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June 23, 2021, 6:56 am

Rare yew trees dying slowly in Dak Lak

(14:15:47 PM 08/12/2014)
( - More than 100 yews (Glyptostrobus pensilis) in the central province of Dak Lak are dying but scientists say they are still trying to choose the correct way to save them.

Rare yew trees dying slowly in Dak Lak


One hundred and sixty-two yews in Dak Lak, one of the rarest population of yews left in the world, are in danger of becoming extinct, though they have been put under stringent security precautions.

Yews are considered the living fossils of conifers (Gymnospermae) which appeared on earth 10 million years ago. The plant not only has important scientific significance, but also economic value thanks to its fragrance, colors and patterns, and suitability for making fine arts and handicraft products.

In 1980s, Krong Nang and Ea H’leo districts of Dak Lak province were called the “yew metropolis”. There in the districts, numerous yews grew in the swamps.

There were so many yews that local people did not think much before deciding to clear dozens of hectares of yews to make room for the Ea Ral irrigation dam.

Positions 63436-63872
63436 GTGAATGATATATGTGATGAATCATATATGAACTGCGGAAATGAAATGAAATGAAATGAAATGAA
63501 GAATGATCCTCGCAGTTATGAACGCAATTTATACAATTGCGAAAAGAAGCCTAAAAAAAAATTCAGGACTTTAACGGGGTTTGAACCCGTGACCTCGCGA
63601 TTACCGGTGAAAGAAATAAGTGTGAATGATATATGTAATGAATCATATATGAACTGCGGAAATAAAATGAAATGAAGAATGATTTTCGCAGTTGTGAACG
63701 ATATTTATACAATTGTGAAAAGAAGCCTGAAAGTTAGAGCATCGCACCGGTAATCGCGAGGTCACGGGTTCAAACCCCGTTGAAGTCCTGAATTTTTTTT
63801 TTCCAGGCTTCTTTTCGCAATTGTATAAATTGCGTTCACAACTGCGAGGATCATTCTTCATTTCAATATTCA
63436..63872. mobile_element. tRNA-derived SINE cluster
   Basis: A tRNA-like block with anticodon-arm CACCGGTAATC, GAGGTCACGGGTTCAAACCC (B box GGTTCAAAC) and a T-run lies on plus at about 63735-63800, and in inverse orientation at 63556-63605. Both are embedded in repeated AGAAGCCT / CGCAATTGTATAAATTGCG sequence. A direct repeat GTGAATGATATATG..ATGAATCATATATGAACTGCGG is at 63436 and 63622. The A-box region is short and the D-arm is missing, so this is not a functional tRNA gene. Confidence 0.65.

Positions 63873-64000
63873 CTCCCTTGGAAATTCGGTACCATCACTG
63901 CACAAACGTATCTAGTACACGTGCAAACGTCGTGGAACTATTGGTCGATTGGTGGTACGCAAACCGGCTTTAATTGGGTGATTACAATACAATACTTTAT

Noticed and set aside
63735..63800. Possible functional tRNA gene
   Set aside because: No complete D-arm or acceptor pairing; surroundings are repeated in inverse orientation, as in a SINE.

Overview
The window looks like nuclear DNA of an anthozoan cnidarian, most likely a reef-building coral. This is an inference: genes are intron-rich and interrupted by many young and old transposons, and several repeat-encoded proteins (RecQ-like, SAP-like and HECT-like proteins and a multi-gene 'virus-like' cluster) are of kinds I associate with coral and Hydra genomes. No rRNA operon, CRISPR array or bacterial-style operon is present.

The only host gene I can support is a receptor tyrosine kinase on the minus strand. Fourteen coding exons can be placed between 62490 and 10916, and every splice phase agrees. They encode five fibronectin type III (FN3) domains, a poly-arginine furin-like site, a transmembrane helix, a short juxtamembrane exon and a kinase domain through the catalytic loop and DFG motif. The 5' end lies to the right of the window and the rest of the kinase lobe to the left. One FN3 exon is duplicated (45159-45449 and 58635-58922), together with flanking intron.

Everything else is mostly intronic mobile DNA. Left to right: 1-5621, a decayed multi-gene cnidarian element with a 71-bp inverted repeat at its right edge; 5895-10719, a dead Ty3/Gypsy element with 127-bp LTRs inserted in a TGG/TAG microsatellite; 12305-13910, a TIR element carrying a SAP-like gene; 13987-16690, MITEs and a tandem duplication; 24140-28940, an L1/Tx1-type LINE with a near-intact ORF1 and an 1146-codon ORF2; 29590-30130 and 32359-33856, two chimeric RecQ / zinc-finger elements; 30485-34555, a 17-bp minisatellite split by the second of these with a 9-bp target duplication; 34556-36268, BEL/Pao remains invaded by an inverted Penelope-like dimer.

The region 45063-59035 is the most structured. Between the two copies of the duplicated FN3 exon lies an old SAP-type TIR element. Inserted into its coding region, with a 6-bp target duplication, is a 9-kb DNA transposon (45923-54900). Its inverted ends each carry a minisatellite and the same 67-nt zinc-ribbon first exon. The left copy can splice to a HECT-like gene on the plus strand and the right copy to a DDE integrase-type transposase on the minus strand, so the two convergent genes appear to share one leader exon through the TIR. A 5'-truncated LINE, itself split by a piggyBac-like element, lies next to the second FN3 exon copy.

At that time, yews were listed as a kind of low-quality wood. Only in 2008, when rumors were spread that yews could treat cancer did people rush to hunt for yews. They tried to excavate the irrigation dam area to unearth yews which had been cut down many years ago.

Yews turned out to be as expensive as gold since people from all over the country flocked there to buy them. The trees became important objects for illegal loggers.

Tay Nguyen University, which realized that it was urgent to protect the yews, in 2010, conducted a survey of the yew population before discussing measures for conservation.

Researchers counted 256 yews in Dak Lak province, including 219 trees in Ea Ral commune, 31 trees in Trap K’sor of Krong Nang district, five in Cu Ne of Krong Buk district, and one in Buon Don district.

In January 2011, the Dak Lak provincial People’s Committee approved the yew conservation project and the establishment of a yew sanctuary.

However, the move did not help much in protecting the yews. Ninety-four yews were chopped down and only 162 were left.

According to Dr. Tran Vinh, deputy head of the Central Highlands’ Agriculture and Forestry Science & Technology Institute, 39.7 percent of the yews in Ea Ral can be listed as A-class trees (the highest quality), 42.5 percent B-class and 17.8 percent C-class.

The figures are 20 percent, 46.7 percent and 33.3 percent, respectively, in Trap K’sor commune. Meanwhile, the other remaining trees are classified as C-class.

The statistics showed a decline not only in the number of trees left, but also in quality.

Mai Thanh/ VietNamNet Bridge

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